For the last 12 months, our nation’s frontline healthcare workers have risked their own health and wellbeing to care for others. A recent report from the Joint Commission showed that fear of getting sick and bringing the novel coronavirus home are top concerns for nurses today. The near-constant strain on these professionals is driving moral injury, burnout, and contributing to nurses leaving the profession.
On Jan. 28, the U.S. Department of Health and Human Services (HHS) issued an amendment to the Declaration under the Public Readiness and Emergency Preparedness Act (PREP Act) that allows nursing students and retired nurses, among other qualified cohorts, to support vaccine distribution efforts. This is a step in the right direction – our nurses need more support.
However, administering a vaccine is just a single moment in time, and these reactivated professionals must be able to do much more than that. For example, those administering the vaccine need to also screen for contraindications and potential risk, and be equipped to offer the latest, evidence-based education so patients are comfortable walking out the door. If retired nurses and students aren’t brought into the workforce thoughtfully or trained adequately, an undue burden could fall on an already exhausted nursing workforce.
The pressure of vaccine distribution
There are two parts to the vaccine roll-out in the U.S. The first is vaccinating healthcare workers within a healthcare institution. To get this done, hospitals and other healthcare centers tapped nurses on staff to deliver the vaccinations, including nurses who were furloughed, worked in elective procedure areas, or other non-critical specialties who were available to help.
Today, we are in the second wave of vaccinations, moving into the community and through different tiers of prioritized patients. This is being addressed differently depending on what state you live in, and even what county – but across the board, distribution is not going the way it should. While some of this is due to supply chain issues, there is also a shortage of healthcare workers who are trained to deliver these vaccines. Rather than talking about delivering tens of thousands of doses to healthcare workers, we’re now attempting to deliver 11 million vaccines every week and need to keep this pace up over the coming months to vaccinate as many Americans as possible.
There is no question we need to get people vaccinated, and that will require many more qualified vaccinators. The HHS amendment paves the way for essential support on the frontlines, but if it is not executed properly, we risk failing our nation’s resilient nurses.
Bringing in additional support
Nursing students and retired nurses both bring unique benefits to the vaccine delivery equation – but their biggest asset is taking the pressure off our frontline staff. Fortunately, nursing students can be trained through their academic centers to ensure they receive the education needed – including intramuscular vaccine delivery specifically. We need to ensure retired nurses receive similar training.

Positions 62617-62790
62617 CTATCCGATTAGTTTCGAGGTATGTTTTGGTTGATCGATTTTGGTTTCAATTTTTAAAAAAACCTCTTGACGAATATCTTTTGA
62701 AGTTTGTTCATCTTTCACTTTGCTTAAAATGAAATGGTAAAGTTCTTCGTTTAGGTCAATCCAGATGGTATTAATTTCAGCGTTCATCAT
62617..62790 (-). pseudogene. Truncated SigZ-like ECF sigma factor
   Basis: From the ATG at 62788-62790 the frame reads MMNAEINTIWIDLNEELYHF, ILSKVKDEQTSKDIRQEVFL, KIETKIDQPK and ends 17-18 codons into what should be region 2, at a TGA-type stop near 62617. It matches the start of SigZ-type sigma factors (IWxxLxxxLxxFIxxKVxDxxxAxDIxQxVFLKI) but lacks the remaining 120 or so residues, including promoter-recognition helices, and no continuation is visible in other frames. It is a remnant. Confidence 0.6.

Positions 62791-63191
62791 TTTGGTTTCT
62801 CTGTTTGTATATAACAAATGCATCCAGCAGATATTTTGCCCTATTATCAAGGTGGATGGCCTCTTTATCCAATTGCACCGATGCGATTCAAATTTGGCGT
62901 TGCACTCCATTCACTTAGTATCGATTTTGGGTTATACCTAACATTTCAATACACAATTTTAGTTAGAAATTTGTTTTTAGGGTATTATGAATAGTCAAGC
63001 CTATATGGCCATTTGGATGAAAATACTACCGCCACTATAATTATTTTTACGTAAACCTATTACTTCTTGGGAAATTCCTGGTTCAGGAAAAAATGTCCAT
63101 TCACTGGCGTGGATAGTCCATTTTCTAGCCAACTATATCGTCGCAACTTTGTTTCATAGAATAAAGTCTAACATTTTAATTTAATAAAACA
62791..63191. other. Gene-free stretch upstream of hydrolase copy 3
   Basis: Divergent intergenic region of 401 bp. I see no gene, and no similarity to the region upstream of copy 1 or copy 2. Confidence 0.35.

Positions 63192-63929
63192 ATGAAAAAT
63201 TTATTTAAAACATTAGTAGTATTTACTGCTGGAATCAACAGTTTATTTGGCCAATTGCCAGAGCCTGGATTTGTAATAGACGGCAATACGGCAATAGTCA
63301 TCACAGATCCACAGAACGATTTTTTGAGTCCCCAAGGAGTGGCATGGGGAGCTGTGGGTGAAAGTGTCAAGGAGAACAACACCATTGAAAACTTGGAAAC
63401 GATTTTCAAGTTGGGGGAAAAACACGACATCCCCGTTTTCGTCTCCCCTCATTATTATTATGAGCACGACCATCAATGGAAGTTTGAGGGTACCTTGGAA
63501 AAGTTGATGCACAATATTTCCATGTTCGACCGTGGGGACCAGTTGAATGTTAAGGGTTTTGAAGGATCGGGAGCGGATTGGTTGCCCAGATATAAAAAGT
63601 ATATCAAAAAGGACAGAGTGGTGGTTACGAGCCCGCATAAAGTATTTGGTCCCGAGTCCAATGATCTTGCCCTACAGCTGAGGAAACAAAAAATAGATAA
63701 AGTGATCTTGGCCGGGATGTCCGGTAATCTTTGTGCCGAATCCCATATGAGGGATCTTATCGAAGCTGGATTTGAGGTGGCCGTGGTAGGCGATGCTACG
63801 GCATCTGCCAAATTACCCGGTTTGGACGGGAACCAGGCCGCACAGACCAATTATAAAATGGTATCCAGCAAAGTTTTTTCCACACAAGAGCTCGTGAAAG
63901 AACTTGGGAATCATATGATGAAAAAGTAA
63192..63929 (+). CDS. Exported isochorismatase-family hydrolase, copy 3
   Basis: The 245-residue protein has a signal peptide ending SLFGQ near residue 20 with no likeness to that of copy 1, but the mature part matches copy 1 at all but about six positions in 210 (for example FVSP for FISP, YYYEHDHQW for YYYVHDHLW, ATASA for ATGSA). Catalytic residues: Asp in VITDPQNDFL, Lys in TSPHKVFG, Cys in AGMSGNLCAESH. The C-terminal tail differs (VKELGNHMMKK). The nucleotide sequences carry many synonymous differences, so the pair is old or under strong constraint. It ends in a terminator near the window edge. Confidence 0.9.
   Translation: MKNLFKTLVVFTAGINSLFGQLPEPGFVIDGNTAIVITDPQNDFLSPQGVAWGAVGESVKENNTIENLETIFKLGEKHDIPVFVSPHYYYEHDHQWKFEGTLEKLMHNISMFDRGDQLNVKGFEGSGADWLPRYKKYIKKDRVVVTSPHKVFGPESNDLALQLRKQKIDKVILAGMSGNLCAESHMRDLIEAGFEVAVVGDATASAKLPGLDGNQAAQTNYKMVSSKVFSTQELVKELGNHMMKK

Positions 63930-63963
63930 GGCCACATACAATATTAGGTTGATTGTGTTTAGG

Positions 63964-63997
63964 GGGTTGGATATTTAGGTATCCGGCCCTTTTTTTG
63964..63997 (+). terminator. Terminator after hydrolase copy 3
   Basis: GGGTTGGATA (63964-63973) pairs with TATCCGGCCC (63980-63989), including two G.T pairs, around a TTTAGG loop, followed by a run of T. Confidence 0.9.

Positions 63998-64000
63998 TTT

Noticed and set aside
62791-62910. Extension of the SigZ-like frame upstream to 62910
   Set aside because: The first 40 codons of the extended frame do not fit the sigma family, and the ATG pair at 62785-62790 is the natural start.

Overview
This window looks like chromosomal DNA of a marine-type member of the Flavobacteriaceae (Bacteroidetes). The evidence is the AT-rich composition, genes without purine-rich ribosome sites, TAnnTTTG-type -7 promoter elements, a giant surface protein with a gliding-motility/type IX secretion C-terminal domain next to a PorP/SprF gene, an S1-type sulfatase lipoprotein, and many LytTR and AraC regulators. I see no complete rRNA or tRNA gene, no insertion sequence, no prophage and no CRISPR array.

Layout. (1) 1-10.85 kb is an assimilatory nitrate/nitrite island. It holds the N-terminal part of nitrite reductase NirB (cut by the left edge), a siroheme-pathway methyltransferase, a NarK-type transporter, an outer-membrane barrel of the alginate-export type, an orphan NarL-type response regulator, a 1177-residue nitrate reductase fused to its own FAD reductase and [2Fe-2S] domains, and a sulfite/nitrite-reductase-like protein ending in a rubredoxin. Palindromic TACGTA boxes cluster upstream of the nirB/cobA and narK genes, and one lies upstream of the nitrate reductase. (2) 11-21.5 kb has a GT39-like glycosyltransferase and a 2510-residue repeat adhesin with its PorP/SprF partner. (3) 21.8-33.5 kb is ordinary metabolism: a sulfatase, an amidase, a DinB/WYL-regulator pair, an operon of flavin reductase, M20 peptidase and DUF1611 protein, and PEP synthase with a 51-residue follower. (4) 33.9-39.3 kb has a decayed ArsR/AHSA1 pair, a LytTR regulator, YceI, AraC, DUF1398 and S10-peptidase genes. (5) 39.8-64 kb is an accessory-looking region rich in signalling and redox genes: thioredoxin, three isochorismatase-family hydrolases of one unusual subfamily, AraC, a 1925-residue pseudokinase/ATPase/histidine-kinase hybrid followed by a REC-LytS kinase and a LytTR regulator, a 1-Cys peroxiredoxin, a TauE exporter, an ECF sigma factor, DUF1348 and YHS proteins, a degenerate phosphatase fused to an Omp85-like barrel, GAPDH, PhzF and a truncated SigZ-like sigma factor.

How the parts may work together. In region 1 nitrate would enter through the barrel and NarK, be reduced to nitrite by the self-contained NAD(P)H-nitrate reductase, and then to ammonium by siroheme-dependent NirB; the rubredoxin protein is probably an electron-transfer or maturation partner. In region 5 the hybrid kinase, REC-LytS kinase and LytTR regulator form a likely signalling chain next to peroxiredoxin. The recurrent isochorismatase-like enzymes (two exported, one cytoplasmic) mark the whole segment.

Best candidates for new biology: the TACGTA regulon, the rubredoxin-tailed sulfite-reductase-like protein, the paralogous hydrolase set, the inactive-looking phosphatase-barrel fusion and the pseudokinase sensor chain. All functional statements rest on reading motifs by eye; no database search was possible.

The Centers for Disease Control and Prevention (CDC) also has implemented a Covid-19 Vaccine Training that all providers must complete. Beyond the technical elements of vaccine delivery, nurses need to be able to assess for contraindications and educate the patient on side effects and the importance of coming back for the second vaccine if needed.
Avoiding overstressing our nurses
There is a saying in the military that healthcare workers use daily – “I’ve got your back.” Our nurses need to know that the staff working alongside them have been properly trained for all aspects of the job and are competent and confident in the care they are delivering to patients.
According to a recent Dutch study, perceiving colleagues as not skilled enough to care for patients is an increasing source of stress for nurses today. If we are adding undertrained nurses to an already tumultuous situation, we are essentially sending our frontline providers to battle without the confidence that someone has their back.
Instead of allowing them to focus on their existing patients – as this amendment intends – practicing nurses will be forced to step away from the bedside to support undertrained providers. And in situations like the one I outlined above, if a nurse giving a vaccine does not know when to raise a red flag, we could see an incredibly negative outcome for the patient.
The HHS amendment is meant to vaccinate Americans as quickly as possible. This could be an incredible turning point in offering additional support for our frontline workforce or, if not executed correctly, could add additional and unnecessary stress to a field already experiencing widespread burnout and moral distress.
Photo: gpointstudio, Getty Images